A systems-theoretical approach to spatial electronic music practices

Authors
Cakmak, Omer Cem
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Other Contributors
Hamilton, Rob
Bahn, Curtis
Century, Michael
Braasch, Jonas
Issue Date
2020-08
Keywords
Electronic arts
Degree
PhD
Terms of Use
Attribution-NonCommercial-NoDerivs 3.0 United States
This electronic version is a licensed copy owned by Rensselaer Polytechnic Institute, Troy, NY. Copyright of original work retained by author.
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Abstract
This is a practice-based research in spatial electronic music composition, performance and observation. The current state of the art includes many different technologies, approaches and organizations that remain separated due to incompatible tools, institutional structures or lack of aesthetics. This research undertakes a systems-theoretical investigation that performs systemic research and creative music practice in tandem with a methodology where both the research and the practice components seek to inform and improve each other.
This eventually develops into a criticism of technological utopias embedded in post-modern theory as well as the development of virtual reality, echoing the cybernetic art movements explored in Chapter 1. From this third and final research inquiry, the research concludes that spatial music systems must demonstrate a use of technology where physical and structural restrictions are mitigated, and the perceptual mediation of observations are more apparent. Chapter 6 thus conducts the final study of the research, od, a web-based spatial environment for binaural listening. Proposing a workflow that relies on methods over technology to produce spatial multimedia, the study further expands it for aesthetic intentions. The final chapter wraps up the research with a summary of the chapters followed by a list of conclusions that address the ST methodology used, spatial electronic music practices, prevalent technologies and the impact of belief systems.
The structure of the dissertation displays three interdisciplinary inquiries and three music studies interlaced together; research examines history, literature and art with respect to the subject in focus, and practice follows the research in order to facilitate the proposed methods and provide critique to stimulate the research that follows it. Chapter 1 frames Systems Theory: its historical development, inherent issues, methods and applications in the creative arts and human studies. This will provide the rest of the research with a dialectical methodology to specialize in spatial music practices and generalize in humanities research. Chapter 2 describes a quadraphonic music study taalq and its systemic composition approach that models North Indian ta ̄l theory as a spatialization strategy; after comparing three performances of the piece in terms of an audience-performer-sound system relationship, the study leads the research towards the issue of the observer in spatial music practices. Chapter 3 reviews a set of observer-centered research starting with physics and mathematical logic that impacts other research in biology and social sciences. Here the chapter focuses on observer mechanics and second-order phenomena, extending our focus to sound perception by grouping acoustic and psycho-acoustic events together as second-order hearing. As a result an observer-centric evaluation scheme is proposed for spatial music systems that will inform the second practical study. Chapter 4 again delves into practice, this time with a multi-channel system designed specifically for the space it is situated in, as well as a composition that can adapt to other loudspeaker configurations. Investigating approaches to spatial experience and sound diffusion, n ̈otr was developed, a 43-channel acousmonium that attempts to form a stronger relationship between the observer, system aspects and observed system aspects. An evaluation of the second spatial music study revealed flaws in the observer-centered method, in that it did not account institutional characteristics that mediate and alter the observer’s perception and experience. Chapter 5 thus continues the research by investigating power definitions and structures in ST, and attempts to improve the methodology by incorporating other methods.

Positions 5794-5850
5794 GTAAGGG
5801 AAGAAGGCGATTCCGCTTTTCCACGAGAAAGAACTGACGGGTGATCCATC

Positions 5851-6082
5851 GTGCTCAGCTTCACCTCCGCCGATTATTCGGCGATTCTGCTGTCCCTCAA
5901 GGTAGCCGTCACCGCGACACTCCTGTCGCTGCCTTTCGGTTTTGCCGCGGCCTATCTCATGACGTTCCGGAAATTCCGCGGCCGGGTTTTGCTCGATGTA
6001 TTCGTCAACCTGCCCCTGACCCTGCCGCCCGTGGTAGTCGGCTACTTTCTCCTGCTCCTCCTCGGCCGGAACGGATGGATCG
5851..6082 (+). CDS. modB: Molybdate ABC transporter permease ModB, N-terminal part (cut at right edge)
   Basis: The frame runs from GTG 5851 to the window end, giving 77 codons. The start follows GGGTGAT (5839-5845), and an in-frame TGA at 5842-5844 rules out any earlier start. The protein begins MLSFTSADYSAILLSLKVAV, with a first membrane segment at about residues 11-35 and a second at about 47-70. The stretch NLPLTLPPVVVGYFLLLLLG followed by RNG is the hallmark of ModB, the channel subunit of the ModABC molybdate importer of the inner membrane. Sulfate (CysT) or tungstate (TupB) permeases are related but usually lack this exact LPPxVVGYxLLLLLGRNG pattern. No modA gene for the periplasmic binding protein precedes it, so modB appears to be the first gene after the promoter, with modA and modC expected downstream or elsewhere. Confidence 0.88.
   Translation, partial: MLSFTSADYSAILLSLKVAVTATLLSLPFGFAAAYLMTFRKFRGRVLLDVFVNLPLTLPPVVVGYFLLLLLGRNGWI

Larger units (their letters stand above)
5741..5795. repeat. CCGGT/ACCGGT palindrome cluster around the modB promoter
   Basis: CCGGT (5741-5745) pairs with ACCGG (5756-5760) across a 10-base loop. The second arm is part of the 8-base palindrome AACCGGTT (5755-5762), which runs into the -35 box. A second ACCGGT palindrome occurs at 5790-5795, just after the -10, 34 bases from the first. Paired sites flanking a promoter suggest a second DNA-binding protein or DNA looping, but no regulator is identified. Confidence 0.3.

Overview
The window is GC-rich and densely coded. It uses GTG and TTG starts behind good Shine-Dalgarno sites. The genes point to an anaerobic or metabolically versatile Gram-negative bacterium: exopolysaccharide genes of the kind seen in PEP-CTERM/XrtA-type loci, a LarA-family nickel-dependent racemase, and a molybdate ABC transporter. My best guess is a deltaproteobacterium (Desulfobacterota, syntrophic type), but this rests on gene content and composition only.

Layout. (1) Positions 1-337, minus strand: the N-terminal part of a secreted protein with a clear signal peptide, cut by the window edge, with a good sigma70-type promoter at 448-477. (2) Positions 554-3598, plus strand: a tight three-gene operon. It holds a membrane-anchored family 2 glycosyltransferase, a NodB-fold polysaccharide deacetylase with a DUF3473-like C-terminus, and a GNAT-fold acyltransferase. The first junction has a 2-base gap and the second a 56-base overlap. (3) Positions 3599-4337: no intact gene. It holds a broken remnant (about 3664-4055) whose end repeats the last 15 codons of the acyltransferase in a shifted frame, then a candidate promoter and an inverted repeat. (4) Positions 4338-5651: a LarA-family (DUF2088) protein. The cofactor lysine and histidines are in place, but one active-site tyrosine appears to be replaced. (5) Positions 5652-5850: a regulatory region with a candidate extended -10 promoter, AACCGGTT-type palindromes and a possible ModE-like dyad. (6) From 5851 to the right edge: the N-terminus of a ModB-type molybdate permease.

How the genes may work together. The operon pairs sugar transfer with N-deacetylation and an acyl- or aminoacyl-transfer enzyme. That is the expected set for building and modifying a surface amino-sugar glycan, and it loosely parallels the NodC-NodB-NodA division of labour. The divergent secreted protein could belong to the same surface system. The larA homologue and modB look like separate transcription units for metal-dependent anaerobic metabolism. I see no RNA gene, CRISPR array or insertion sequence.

Overall, the dissertation is a nexus of research in engineering, history, philosophy, logic, technology, society, archaeology and culture in connection with spatial electronic music practices. This dissertation aims to provide a methodology for practitioners and researchers to inquire into the characteristics and inherent issues in multi-channel electroacoustics with an interdisciplinary approach.
Description
August 2020
School of Humanities, Arts, and Social Sciences
Department
Dept. of the Arts
Publisher
Rensselaer Polytechnic Institute, Troy, NY
Relationships
Rensselaer Theses and Dissertations Online Collection
Access
CC BY-NC-ND. Users may download and share copies with attribution in accordance with a Creative Commons Attribution-Noncommercial-No Derivative Works 3.0 License. No commercial use or derivatives are permitted without the explicit approval of the author.